The flag of the Dominican Republic, as described by Article 21 of the Dominican Constitution, features a centered white cross that extends to the edges and divides the flag into four rectangles—the top ones are blue (hoist side) and red, and the bottom ones are red (hoist side) and blue. A large Coat of arms of the Dominican Republic featuring a shield with the flag design and supported by a bay laurel branch (left) and a palm frond (right) is at the center of the cross; above the shield, a blue ribbon displays the national motto: Dios, Patria, Libertad (God, Fatherland, Liberty). Below the shield, the words República Dominicana appear on a red ribbon (this red ribbon is depicted in more recent versions as having its tips pointing upward). In the center of the shield, flanked by three spears (two of them holding Dominican banners) on each side, is a Bible with a small cross above it and said to be opened to the Gospel of John, chapter 8, verse 32, which reads Y la verdad nos hará libre (And the truth shall make you free).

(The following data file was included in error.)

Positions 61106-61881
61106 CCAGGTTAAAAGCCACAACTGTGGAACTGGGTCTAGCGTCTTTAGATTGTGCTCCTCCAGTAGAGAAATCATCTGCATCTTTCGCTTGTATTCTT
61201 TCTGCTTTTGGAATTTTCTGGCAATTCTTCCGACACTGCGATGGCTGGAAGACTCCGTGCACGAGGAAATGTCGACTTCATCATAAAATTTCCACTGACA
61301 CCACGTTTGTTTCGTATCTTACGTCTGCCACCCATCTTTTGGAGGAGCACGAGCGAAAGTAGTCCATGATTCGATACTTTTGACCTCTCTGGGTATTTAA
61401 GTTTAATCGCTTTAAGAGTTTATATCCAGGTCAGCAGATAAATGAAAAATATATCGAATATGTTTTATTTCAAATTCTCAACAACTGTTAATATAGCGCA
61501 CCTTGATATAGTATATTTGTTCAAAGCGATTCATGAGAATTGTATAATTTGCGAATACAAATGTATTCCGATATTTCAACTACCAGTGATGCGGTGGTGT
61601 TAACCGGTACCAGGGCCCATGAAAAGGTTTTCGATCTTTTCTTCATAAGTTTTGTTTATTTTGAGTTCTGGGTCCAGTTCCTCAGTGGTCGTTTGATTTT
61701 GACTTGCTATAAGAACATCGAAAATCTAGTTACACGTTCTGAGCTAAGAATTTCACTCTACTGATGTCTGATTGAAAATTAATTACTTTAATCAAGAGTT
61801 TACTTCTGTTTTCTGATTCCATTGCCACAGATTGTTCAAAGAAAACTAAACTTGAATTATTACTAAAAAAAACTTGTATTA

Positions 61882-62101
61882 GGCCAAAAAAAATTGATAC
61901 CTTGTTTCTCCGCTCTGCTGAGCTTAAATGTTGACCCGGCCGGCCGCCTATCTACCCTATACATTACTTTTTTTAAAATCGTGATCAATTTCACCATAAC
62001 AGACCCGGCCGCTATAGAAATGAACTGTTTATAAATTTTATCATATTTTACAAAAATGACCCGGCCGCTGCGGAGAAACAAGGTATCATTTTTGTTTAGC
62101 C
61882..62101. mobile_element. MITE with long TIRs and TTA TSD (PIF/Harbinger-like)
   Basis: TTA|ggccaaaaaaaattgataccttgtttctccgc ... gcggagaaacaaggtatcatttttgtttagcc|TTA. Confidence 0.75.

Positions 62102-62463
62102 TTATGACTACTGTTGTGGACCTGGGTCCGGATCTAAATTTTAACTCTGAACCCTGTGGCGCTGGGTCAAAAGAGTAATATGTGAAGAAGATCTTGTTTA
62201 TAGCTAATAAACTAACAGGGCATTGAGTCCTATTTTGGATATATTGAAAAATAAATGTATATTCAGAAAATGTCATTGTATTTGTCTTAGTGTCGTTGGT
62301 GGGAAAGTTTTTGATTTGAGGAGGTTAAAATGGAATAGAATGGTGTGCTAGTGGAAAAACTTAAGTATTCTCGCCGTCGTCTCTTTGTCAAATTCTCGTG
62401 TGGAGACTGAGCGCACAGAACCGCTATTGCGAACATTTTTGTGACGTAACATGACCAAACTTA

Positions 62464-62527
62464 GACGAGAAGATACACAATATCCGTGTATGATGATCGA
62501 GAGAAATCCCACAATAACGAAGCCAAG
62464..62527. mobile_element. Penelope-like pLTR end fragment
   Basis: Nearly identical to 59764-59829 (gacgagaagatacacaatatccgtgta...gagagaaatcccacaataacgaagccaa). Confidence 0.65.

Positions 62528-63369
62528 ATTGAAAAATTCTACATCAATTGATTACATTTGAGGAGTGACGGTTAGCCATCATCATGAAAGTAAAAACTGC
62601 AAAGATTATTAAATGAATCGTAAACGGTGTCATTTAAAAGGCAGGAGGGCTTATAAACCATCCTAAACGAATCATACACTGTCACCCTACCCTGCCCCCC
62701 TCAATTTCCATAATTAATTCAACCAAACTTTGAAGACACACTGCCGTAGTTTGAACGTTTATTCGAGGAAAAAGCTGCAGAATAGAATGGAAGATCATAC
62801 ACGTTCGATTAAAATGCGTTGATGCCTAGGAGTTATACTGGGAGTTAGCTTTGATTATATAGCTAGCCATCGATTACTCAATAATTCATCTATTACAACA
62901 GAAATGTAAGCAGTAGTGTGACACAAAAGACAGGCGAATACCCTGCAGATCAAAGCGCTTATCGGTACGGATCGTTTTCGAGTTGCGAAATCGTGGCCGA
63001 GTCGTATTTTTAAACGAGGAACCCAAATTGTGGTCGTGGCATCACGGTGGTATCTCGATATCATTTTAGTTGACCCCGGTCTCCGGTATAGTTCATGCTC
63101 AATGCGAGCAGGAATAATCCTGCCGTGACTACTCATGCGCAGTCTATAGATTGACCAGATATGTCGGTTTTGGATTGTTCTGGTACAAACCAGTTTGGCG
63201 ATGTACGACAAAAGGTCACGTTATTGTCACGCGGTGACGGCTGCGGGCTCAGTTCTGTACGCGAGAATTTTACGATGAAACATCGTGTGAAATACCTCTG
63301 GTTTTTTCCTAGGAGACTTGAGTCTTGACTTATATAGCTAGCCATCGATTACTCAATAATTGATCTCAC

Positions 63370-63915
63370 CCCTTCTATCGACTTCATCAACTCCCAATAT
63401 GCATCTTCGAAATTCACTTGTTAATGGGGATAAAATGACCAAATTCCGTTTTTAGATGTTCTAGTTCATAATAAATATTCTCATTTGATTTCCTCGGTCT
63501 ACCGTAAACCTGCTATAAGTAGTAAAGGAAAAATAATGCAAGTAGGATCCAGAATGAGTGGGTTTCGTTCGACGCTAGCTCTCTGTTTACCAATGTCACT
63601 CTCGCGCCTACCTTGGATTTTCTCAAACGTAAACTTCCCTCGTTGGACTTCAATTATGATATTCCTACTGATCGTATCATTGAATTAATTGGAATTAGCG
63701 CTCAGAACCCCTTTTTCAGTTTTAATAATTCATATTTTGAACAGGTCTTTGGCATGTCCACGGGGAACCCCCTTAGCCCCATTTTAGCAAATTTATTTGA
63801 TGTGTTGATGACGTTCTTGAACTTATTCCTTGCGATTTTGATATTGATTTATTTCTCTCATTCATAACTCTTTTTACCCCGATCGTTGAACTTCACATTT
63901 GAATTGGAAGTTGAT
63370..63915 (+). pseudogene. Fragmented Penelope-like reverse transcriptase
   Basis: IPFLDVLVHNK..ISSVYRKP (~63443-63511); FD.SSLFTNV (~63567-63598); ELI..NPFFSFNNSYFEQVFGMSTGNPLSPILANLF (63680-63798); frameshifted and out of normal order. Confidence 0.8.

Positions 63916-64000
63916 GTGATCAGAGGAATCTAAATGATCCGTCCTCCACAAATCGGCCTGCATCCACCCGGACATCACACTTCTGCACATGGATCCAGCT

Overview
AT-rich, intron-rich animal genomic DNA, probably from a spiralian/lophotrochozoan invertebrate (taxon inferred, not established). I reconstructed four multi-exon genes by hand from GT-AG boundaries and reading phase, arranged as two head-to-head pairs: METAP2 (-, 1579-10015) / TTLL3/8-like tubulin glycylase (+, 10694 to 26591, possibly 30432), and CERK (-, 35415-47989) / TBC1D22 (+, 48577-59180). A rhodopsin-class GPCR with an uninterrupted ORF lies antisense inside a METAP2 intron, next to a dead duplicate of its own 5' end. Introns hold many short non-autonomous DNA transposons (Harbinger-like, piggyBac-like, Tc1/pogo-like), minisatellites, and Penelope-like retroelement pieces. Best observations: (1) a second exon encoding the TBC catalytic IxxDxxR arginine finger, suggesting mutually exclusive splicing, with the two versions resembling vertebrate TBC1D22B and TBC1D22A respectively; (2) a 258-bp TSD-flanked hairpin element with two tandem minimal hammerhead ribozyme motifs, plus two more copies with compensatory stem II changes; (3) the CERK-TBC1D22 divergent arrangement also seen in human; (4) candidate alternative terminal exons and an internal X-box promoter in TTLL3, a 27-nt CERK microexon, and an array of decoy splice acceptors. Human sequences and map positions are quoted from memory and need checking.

The blue on the flag stands for liberty, the white for salvation, the red for the blood of heroes. The civil ensign follows the same design, but without the charge in the center. Tourists have sometimes been mistakenly told that the colors of the flag stand for beans, rice, and water - this is incorrect.(The popular local staple dish consisting of white rice, red beans, stewed beef and green salad is often called "the Dominican flag")
The flag was designed by the leader of the Trinitarians, the founding father (Padre de la Patria) Juan Pablo Duarte. To create distinct flags for state and civil use, the coat of arms, adopted in 1844, was placed on the state flag. The motto had been the password of the Trinitarians.